Laura Duvall

2019 Regional Award Winner — Post-Doc

Laura Duvall

Current Position:
Assistant Professor

Institution:
Columbia University (Previously, The Rockefeller University)

Discipline:
Neuroscience

Recognized for: the groundbreaking identification of two key molecules in mosquitos that play important roles in inhibiting mosquito blood-feeding behavior and breeding. Targeting these molecular systems could have world-wide implications for controlling mosquito populations that spread diseases such as dengue and Zika.

Areas of Research Interest and Expertise: Mosquito, CRISPR-Cas9, Behavioral Neuroscience, Reproduction, Peptides

Previous Positions:

PhD, Washington University in St. Louis
BA, University of Pennsylvania

Research Summary:

Dr. Duvall is a neuroscientist making breakthrough discoveries in identifying molecules that control mosquito blood-feeding behavior and breeding, which can have a worldwide impact on controlling mosquito populations that spread diseases such as dengue and Zika. Only female mosquitos feed on blood from human hosts, and the nutrients in these “blood meals” provide nourishment for females to mature their eggs. Each time a mosquito feeds on a human she can transmit disease, so preventing female mosquitos from feeding on multiple human hosts could prevent the spread of mosquito-borne diseases. After a single blood meal, a female will not bite for several days while she develops her eggs. Dr. Duvall identified a molecule called NPY-like receptor 7 (NPYLR7) that is activated when a female consumes a blood meal. Activation of this receptor sends a signal that effectively blocks her attraction to find and bite humans. Dr. Duvall’s identification of drugs that activate NPYLR7 prevented females from consuming blood meals even if they had not previously fed.

Dr. Duvall also discovered how the molecule HP-I and its receptor regulate mosquito breeding behavior. Female mosquitos only mate once, and the HP-I molecule transmitted from the male to the female prevents her from successfully breeding with other males, ensuring that he fathers all of her offspring. Injecting a virgin female with HP-I prevents successful breeding with any males. Understanding these molecular mechanisms behind mosquito feeding and breeding offer multiple potential interventions to reduce mosquito populations and stop the spread of disease.

"I love the creative side of science—having the freedom to follow up on an unexpected observation in the lab that leads us in a completely new direction or totally changes how we’ve been thinking about our experiments. Being wrong is often the first step to an even more exciting discovery."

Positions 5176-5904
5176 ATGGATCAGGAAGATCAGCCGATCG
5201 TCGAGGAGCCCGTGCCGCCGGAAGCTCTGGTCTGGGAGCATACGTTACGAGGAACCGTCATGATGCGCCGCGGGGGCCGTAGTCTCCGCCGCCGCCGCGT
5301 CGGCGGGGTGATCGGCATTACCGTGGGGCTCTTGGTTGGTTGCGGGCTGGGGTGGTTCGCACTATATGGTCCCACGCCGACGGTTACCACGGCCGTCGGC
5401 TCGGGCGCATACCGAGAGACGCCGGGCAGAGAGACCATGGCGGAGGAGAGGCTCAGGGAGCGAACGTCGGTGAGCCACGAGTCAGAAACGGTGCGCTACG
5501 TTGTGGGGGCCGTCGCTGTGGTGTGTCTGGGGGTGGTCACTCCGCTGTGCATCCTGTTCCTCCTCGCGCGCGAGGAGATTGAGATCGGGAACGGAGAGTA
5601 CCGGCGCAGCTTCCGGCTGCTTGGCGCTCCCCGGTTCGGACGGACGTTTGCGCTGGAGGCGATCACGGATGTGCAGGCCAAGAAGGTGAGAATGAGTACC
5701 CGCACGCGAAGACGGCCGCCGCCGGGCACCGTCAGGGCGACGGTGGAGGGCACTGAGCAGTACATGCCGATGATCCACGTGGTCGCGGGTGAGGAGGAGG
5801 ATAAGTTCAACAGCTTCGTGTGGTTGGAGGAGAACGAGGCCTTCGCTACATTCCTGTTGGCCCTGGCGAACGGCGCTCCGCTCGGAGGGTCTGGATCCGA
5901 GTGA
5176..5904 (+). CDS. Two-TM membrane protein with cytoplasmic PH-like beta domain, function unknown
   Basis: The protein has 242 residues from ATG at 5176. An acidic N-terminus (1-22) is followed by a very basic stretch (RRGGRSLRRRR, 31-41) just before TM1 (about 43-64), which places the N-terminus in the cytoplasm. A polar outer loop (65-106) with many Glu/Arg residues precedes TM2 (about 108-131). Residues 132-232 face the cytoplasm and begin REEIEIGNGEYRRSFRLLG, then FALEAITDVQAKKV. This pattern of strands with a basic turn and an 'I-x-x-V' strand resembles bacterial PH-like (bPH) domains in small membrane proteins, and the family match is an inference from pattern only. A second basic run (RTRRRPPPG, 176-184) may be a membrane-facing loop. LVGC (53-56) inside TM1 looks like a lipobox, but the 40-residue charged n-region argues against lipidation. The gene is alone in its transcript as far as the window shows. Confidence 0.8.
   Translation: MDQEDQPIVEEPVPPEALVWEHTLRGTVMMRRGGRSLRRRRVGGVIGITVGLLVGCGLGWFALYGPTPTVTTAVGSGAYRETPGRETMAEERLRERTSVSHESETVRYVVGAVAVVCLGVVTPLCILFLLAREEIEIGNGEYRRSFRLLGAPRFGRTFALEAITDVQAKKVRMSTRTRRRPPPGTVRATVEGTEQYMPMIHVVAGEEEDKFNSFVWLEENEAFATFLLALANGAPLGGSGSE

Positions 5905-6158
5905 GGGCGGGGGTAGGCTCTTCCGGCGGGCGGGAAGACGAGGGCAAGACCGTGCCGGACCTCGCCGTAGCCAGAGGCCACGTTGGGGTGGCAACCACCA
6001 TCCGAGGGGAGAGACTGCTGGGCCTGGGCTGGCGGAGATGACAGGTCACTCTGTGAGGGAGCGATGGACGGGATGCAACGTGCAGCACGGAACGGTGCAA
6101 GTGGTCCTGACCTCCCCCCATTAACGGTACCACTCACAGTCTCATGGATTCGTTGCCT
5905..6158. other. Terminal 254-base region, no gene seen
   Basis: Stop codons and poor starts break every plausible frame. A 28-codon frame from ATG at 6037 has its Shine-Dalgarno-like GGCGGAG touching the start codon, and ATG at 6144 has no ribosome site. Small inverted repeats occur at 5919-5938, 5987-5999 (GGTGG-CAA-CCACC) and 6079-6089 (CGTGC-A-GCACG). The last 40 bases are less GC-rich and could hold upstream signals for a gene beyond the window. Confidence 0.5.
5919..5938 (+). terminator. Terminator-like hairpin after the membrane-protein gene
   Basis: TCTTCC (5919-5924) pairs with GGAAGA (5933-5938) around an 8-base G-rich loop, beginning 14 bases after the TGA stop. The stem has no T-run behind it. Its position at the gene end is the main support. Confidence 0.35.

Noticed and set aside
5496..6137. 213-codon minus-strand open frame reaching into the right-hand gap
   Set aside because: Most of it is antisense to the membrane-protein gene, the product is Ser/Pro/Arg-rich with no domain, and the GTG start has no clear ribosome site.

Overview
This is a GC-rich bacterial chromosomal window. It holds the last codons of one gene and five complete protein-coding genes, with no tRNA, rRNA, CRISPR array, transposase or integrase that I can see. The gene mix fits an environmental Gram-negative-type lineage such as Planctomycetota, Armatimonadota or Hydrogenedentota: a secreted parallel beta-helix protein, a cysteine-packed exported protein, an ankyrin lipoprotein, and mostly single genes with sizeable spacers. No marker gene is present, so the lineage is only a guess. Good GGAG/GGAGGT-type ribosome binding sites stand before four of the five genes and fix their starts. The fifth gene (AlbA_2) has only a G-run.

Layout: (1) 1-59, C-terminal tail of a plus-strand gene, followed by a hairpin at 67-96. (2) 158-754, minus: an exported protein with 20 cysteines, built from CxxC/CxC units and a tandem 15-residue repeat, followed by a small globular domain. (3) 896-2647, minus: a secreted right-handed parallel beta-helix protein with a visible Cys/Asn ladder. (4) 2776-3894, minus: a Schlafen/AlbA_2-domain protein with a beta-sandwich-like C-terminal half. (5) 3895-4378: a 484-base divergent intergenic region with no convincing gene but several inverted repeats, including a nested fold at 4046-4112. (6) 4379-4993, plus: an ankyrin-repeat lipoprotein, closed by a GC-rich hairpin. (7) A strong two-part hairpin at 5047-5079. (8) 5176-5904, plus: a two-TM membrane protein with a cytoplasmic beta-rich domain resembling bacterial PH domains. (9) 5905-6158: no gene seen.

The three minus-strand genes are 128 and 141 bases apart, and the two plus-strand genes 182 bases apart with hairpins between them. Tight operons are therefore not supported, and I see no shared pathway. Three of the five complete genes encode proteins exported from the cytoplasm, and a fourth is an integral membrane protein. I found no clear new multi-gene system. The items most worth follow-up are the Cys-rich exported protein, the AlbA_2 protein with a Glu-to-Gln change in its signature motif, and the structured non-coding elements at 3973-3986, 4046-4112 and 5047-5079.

Key Publications:

  1. L.B. Duvall, L. Ramos-Espiritu, K.E. Barsoum, J.F. Glickman, L.B. Vosshall. Small molecule agonists of Ae. aegypti neuropeptide Y receptor block mosquito biting. Cell, 2019.
  2. E.J. Dennis, M. Dobosiewicz, X. Jin, L.B. Duvall, P.S. Hartman, C.I. Bargmann, L.B. Vosshall. A natural variant and engineered mutation in a GPCR promote DEET resistance in C. elegans. Nature, 2018.
  3. L.B. Duvall, N.S. Basrur, H. Molina, C.J. McMeniman, L.B. Vosshall. A peptide signaling system that rapidly enforces paternity in the Aedes aegypti mosquito. Current Biology, 2017.
  4. L.B. Duvall, P.H. Taghert. The circadian neuropeptide PDF signals preferentially through a specific adenylate cyclase isoform AC3 in M pacemakers of Drosophila.  PLoS Biology, 2012.

Other Honors:

2019 Tri-Institutional Breakout Prize for Junior Investigators
2016 Polak Young Investigator Award, Association for Chemoreception Sciences
2014-2016 Postdoctoral Fellowship in Biological Science, American Philosophical Society
2013-2014 Women & Science Postdoctoral Fellowship, The Rockefeller University

In the Media:

NPRScientists' 'Craziest Experiment Possible' Actually Works On Mosquitoes

The Rockefeller University NewswireNew findings could make mosquitoes more satisfied—and safer to be around

The AtlanticA New Way to Keep Mosquitoes from Biting

Scientific AmericanHuman Diet Drugs Kill Mosquitoe’s Appetite, Too

The Rockefeller University NewswireMosquito sex protein could provide key to controlling disease

FuturityMosquito Sex Swap Leaves Females ‘Loyal’

Website